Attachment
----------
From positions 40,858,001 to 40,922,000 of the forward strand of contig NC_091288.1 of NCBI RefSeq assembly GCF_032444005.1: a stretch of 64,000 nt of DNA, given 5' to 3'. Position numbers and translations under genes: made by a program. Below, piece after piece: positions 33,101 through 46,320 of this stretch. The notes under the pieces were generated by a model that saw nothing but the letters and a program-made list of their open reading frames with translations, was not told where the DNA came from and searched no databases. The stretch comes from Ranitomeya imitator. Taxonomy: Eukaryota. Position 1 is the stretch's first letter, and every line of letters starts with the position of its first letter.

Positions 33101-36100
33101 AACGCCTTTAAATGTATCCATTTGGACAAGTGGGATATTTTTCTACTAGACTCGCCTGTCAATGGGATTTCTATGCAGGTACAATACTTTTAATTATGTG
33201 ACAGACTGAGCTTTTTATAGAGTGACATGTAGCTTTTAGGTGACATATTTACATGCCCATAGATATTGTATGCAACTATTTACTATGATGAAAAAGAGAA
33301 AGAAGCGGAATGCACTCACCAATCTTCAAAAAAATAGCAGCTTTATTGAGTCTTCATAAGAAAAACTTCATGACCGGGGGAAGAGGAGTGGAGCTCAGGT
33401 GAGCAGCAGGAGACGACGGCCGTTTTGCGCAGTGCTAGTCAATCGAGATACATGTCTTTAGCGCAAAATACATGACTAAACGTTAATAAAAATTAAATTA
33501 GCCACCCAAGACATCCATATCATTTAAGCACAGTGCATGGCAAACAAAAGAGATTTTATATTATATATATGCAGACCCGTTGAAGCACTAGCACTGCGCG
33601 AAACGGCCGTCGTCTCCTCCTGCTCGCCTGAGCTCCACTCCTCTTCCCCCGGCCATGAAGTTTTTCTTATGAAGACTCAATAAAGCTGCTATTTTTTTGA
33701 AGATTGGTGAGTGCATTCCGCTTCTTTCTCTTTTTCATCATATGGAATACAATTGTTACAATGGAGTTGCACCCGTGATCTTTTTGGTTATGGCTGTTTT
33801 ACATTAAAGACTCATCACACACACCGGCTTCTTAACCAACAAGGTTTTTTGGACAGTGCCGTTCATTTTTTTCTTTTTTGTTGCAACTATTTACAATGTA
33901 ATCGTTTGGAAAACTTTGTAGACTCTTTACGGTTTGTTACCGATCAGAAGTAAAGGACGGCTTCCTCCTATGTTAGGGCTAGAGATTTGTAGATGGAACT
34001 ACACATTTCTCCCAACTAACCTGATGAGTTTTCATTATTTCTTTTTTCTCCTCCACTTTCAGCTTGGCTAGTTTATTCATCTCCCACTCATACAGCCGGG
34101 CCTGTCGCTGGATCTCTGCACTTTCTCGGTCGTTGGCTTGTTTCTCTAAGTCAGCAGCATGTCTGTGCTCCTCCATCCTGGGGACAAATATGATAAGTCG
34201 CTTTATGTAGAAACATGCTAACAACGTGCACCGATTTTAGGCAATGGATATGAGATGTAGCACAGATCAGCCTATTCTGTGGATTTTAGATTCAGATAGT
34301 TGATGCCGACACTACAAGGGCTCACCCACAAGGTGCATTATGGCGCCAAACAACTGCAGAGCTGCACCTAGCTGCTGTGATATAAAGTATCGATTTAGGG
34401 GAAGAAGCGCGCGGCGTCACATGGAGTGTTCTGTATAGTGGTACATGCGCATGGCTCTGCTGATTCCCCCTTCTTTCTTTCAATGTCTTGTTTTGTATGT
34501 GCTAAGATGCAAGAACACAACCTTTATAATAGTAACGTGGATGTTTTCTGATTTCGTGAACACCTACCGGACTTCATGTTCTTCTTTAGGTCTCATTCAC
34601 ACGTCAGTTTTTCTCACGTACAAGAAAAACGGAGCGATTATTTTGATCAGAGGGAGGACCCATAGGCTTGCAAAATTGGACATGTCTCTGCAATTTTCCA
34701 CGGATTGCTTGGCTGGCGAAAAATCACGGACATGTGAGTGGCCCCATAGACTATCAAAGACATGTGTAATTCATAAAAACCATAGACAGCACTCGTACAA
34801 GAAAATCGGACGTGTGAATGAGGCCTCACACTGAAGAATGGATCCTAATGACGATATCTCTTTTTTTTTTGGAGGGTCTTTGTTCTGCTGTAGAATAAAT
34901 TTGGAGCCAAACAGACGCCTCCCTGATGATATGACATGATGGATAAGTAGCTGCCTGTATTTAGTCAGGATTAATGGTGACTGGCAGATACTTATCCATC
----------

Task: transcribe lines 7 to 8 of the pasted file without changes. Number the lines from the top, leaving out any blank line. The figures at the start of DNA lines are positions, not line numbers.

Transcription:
33501 GCCACCCAAGACATCCATATCATTTAAGCACAGTGCATGGCAAACAAAAGAGATTTTATATTATATATATGCAGACCCGTTGAAGCACTAGCACTGCGCG
33601 AAACGGCCGTCGTCTCCTCCTGCTCGCCTGAGCTCCACTCCTCTTCCCCCGGCCATGAAGTTTTTCTTATGAAGACTCAATAAAGCTGCTATTTTTTTGA